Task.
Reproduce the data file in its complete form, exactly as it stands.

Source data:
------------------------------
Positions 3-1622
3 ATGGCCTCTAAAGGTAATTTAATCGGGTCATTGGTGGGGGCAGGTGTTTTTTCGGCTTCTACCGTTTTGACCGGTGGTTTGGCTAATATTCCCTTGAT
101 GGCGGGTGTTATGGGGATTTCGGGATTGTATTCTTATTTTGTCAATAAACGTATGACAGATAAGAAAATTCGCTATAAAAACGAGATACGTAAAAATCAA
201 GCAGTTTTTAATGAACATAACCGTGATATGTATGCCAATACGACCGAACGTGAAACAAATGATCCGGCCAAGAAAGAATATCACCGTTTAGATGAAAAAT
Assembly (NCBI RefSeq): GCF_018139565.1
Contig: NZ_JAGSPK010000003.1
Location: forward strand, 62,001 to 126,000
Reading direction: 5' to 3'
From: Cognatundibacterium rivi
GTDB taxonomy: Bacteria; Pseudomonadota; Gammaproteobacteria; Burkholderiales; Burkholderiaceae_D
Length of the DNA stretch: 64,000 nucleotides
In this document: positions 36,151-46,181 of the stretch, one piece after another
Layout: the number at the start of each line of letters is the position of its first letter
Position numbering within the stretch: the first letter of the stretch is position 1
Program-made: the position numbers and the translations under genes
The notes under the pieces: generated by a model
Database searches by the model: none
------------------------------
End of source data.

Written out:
Positions 3-1622
3 ATGGCCTCTAAAGGTAATTTAATCGGGTCATTGGTGGGGGCAGGTGTTTTTTCGGCTTCTACCGTTTTGACCGGTGGTTTGGCTAATATTCCCTTGAT
101 GGCGGGTGTTATGGGGATTTCGGGATTGTATTCTTATTTTGTCAATAAACGTATGACAGATAAGAAAATTCGCTATAAAAACGAGATACGTAAAAATCAA
201 GCAGTTTTTAATGAACATAACCGTGATATGTATGCCAATACGACCGAACGTGAAACAAATGATCCGGCCAAGAAAGAATATCACCGTTTAGATGAAAAAT
Assembly (NCBI RefSeq): GCF_018139565.1
Contig: NZ_JAGSPK010000003.1
Location: forward strand, 62,001 to 126,000
Reading direction: 5' to 3'
From: Cognatundibacterium rivi
GTDB taxonomy: Bacteria; Pseudomonadota; Gammaproteobacteria; Burkholderiales; Burkholderiaceae_D
Length of the DNA stretch: 64,000 nucleotides
In this document: positions 36,151-46,181 of the stretch, one piece after another
Layout: the number at the start of each line of letters is the position of its first letter
Position numbering within the stretch: the first letter of the stretch is position 1
Program-made: the position numbers and the translations under genes
The notes under the pieces: generated by a model
Database searches by the model: none